Culture & Society

Poems: On Middle-aged Love And Sita Of Today's World

Gunjan Joshi explores the themes of women and love through her poems


representative image Photo: Getty Images

Love At Middle-Age

What is love for me in middle-age?

When days are like mural wounds.

The society has bartered amicably,

A woman’s refuge with a construct.

Which has been architectured carefully,

For centuries in your favour.

So I would call it yours,

And not mine.

Or would you make it mine?

You will build it in your raging kiln,

But would I not burn in that conflagration.

Then what do you discern of love!

To lose my soul in your contrived construct,

Or to strengthen it so that it flourishes.

Would your interventions be!

Compulsive, excessive, or avoidable.

Or salubrious, unifying, and palatable.


Also love at every age seeks efforts,

And would it not only be mine,

In the form of sacrifices and lost opportunities.

You also should not take away,

My crucibles, scars, and wounds.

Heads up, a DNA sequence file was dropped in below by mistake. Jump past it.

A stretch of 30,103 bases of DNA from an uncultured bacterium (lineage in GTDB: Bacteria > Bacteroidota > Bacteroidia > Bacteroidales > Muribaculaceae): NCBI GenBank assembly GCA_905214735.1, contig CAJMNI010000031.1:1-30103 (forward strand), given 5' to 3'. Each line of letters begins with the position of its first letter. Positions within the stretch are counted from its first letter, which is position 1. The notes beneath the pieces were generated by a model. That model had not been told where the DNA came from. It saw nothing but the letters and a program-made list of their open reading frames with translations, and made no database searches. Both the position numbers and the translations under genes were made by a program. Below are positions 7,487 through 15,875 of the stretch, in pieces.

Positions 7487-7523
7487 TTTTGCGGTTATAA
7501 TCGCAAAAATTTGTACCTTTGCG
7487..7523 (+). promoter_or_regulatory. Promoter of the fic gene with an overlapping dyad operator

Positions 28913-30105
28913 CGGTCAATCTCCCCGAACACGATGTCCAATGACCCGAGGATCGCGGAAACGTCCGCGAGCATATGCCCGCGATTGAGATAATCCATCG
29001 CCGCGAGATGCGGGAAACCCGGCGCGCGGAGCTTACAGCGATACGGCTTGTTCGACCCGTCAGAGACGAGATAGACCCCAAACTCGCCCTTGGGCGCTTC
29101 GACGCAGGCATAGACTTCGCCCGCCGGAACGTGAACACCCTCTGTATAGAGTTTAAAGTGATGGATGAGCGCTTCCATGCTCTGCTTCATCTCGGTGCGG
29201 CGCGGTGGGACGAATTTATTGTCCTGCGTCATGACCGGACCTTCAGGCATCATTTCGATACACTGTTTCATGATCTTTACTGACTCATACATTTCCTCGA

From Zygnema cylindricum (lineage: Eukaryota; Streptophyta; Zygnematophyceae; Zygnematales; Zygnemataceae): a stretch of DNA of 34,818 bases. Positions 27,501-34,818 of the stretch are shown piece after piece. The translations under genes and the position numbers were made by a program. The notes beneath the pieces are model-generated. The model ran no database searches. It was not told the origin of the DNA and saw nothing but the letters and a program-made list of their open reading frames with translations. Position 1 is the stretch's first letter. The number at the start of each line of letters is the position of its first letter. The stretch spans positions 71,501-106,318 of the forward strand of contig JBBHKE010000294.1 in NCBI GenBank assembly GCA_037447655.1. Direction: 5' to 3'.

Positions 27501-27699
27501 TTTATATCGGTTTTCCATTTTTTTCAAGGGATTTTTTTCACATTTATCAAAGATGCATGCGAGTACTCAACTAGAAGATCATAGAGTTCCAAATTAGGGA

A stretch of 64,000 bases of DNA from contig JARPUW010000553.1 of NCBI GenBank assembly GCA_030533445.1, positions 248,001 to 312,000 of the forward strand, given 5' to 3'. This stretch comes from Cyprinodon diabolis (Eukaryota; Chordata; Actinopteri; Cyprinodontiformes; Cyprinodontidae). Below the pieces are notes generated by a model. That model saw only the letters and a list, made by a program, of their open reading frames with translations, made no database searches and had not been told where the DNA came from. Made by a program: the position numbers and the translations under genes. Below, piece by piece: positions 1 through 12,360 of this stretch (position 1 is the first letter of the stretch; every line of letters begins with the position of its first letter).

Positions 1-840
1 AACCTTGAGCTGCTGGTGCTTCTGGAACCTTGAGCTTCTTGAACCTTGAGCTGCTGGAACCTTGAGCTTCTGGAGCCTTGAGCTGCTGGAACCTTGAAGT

As those shaped me and live in me.

Lastly whenever they see you and me,

With fairly scrutinising eyes!

Would they see a distinct me away from you?

Sita In Today’s World

I am a Sita of today’s world,

No Ram is not the reason of my being!

As it is construed by ancient folklores.

And film renditions of Ramayana.

Neither I drink slow poison of love,


Shoved into my throat by him,

And his loved ones.

Nor will I leave my everything for him.

Let him take care of his territory,

On his own while I chalk out mine.

I am known for my naivete,

My wit, silent scribbling and flora

Of my mountain homeland.

I am demure only with my special lover.

And words of wisdom and ideals,

Swoon me more than verses of passion.

The pure scent on my wrist and,

Sweet cadences of my saree’s pallu,

Match the intellect and synchrony,

Of the verses that I write!

My only ornaments are poetic tools,

Tied in the string of verses.

And thick tomes from the past.

I became her when I did not,

Confine myself in the conventions.

The way she fended for her sons alone.

I became her when I refused to relent,

To the vicious circle of love and ignominy,

As she revolted against his kingdom,

By exhuming her.

Above all I detest the idea of,

A goddess or a queen.

As I just wish to be a woman,

Honoured for her craft, earthy, and sensual.